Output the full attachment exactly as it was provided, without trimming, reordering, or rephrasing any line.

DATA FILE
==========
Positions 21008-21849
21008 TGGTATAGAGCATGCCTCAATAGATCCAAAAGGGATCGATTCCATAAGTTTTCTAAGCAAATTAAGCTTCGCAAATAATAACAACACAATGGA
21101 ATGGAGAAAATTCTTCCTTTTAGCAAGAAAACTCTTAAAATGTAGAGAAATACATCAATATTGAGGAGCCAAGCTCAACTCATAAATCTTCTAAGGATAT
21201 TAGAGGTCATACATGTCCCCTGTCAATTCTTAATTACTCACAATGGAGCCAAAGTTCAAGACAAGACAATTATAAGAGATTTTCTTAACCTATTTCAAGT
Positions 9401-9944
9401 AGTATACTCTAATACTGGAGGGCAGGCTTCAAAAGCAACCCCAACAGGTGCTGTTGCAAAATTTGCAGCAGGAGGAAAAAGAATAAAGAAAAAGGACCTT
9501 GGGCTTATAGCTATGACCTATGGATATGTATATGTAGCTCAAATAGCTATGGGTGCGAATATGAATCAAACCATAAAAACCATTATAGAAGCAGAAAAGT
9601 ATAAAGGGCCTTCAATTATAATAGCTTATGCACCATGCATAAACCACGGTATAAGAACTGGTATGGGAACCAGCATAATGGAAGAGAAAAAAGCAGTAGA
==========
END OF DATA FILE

Positions 21008-21849
21008 TGGTATAGAGCATGCCTCAATAGATCCAAAAGGGATCGATTCCATAAGTTTTCTAAGCAAATTAAGCTTCGCAAATAATAACAACACAATGGA
21101 ATGGAGAAAATTCTTCCTTTTAGCAAGAAAACTCTTAAAATGTAGAGAAATACATCAATATTGAGGAGCCAAGCTCAACTCATAAATCTTCTAAGGATAT
21201 TAGAGGTCATACATGTCCCCTGTCAATTCTTAATTACTCACAATGGAGCCAAAGTTCAAGACAAGACAATTATAAGAGATTTTCTTAACCTATTTCAAGT
Positions 9401-9944
9401 AGTATACTCTAATACTGGAGGGCAGGCTTCAAAAGCAACCCCAACAGGTGCTGTTGCAAAATTTGCAGCAGGAGGAAAAAGAATAAAGAAAAAGGACCTT
9501 GGGCTTATAGCTATGACCTATGGATATGTATATGTAGCTCAAATAGCTATGGGTGCGAATATGAATCAAACCATAAAAACCATTATAGAAGCAGAAAAGT
9601 ATAAAGGGCCTTCAATTATAATAGCTTATGCACCATGCATAAACCACGGTATAAGAACTGGTATGGGAACCAGCATAATGGAAGAGAAAAAAGCAGTAGA